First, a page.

Category Archives: Educational Resources

What is Open? History and Open Education Resources

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Sean Kheraj For the past few months, Tom Peace and I have been writing an open education resource textbook with support from eCampus Ontario. This is a free, online textbook in Canadian history intended to complement John Belshaw’s two open textbooks, Canadian History: Pre-Confederation and Canadian History: Post-Confederation. We’ve called this textbook, Open History Seminar: Canadian History and it is… Read more »

Thinking about History Curriculum in Canada (while also recognizing the informal curricula we carry)

By the end of this week, students across Canada will be out of school. During their school year, students in Canada would have learnt from the provincially mandated curricula as well as professional attempts at engaging in work of truth and reconciliation. However, while we can talk about the curriculum in our schools, any formal education young people have gained have… Read more »

Quebec History Curriculum: Un programme tout en incohérences

This month’s post on Quebec’s history curriculum was written by Catherine Déry, a PhD candidate at Collège Jean-de-Brébeuf. Click here for an English translation: Quebec History Curriculum: A Program with Inconsistencies —- Au Québec, en septembre 2016, un nouveau programme d’Histoire du Québec et du Canada entre en vigueur en troisième secondaire. Le programme, applicable sur deux ans, couvre chronologiquement… Read more »

What We’ve Learned About Ontario’s Multicultural History

Screenshot of black history exhibit

By Allana Mayer There are lots of digital divides. There is a literacy divide (understanding the production of the things you see), an access divide (having the infrastructure in the first place), and then there are representation divides – seeing people like you in the materials that circulate online. As archives and heritage organizations increasingly digitize and share their unique historical… Read more »

Teaching Sexual Violence in History

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Sanchia deSouza, Joel Dickau, Edward Dunsworth, William Fysh, Benjamin Lukas, Kari North, Maris Rowe-Mcculloch, Lindsay C. Sidders, Hana Suckstorff, Nathaniel Thomas, Erica Toffoli, and Spirit-Rose Waite As movements like #MeToo and #TimesUp direct renewed and broadened attention to sexual violence and harassment, many sectors of society (especially workplaces) are being forced to reckon with and critically assess these forms of… Read more »

Manitoba: Student-centric history curriculum?

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This month in our history education series, I’ll be looking at Manitoba’s social studies curriculum. A review of their website and recent news articles suggests that Manitoba strives to be student-centric and responsive in their curriculum. Last year, Manitoba established a new Indigenous-focused school system with a new curriculum, and while most of the provinces heard the call to action… Read more »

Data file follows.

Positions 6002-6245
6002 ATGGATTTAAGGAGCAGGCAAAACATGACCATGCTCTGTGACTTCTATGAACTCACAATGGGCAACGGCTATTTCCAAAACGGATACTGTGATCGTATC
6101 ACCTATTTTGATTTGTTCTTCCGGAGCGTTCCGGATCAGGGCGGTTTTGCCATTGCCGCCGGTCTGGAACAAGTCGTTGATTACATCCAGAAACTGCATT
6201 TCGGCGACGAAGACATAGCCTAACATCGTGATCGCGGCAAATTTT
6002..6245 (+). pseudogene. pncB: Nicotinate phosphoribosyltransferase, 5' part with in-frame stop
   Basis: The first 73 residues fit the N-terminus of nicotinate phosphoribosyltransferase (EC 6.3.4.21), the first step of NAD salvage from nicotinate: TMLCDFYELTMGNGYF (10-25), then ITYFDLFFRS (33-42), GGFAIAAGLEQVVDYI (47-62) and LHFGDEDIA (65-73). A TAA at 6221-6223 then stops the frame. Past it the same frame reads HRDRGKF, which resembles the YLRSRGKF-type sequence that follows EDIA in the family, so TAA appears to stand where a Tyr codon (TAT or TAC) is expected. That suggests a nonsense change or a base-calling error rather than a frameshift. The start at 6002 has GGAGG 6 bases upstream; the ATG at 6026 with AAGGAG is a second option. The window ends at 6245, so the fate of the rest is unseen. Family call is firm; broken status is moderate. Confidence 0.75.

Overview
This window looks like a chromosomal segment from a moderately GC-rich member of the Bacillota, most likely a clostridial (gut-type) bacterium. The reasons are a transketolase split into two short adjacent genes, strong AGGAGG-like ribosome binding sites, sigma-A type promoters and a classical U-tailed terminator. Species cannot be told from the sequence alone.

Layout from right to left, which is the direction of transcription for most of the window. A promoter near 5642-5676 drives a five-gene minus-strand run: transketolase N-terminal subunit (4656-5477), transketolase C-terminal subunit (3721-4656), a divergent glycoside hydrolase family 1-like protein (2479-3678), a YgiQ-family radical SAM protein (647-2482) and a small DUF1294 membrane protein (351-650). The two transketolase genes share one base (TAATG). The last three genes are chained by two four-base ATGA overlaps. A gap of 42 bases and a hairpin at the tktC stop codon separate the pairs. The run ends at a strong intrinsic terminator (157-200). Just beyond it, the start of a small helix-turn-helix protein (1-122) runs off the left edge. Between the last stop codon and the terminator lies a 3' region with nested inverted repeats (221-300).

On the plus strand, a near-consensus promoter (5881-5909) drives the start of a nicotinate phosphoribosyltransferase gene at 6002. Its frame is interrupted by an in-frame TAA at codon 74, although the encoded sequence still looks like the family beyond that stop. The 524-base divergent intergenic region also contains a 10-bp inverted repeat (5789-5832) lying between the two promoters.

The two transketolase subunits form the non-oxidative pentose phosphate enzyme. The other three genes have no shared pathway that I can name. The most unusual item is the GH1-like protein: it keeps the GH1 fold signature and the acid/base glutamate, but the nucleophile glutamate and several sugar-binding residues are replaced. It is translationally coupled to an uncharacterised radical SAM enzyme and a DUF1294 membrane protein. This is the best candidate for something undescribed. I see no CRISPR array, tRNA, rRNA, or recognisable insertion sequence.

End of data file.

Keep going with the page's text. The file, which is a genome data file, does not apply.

New Brunswick History Curriculum: Language Rights and Place-based History Education

As part of our History curriculum series, and as a complement to December’s post on collaborative curricula, Cynthia Wallace-Casey discusses New Brunswick’s unique diverse, regional, and bilingual approach to History and Social Studies curricula.  As the only officially bilingual province in Canada, New Brunswick holds a unique position regarding history education and collaborative curriculum development. In this province, it is as… Read more »

19th Century Legacies in 21st Century Historical Research Practice

By Colleen Burgess and Thomas Peace In 1898, T. Watson Smith delivered a detailed lecture on the history of slavery in Canada to the Royal Nova Scotia Historical Society. In it he lamented: Our historians have almost wholly ignored the existence of slavery in Canada. A few references to it are all that can be found in Kingsford’s ten volumes;… Read more »

East, West, North: Lessons for collaborative Canadian History curriculum

By Samantha Cutrara Should Canadian students be taught with the same history curriculum across the country? I often hear this question posed – sometimes in jest, sometimes in seriousness – at the end of a conference or symposium or in the comments section of an article. It is not currently a very active debate, but this question always seems to teeter on the… Read more »

Commemorating the 100th Anniversary of the Spanish Flu Pandemic: Testaments.ca

By Neil Orford and Blake Heathcote In January 1920, Stan McVittie was a fit and robust electrical engineer working at a hydro-electric generating plant on the Wahnapitae River in Northern Ontario. Just six years out of university, he loved his work and the outdoor life he’d known all his life. The future was brilliant. While his young wife and daughter… Read more »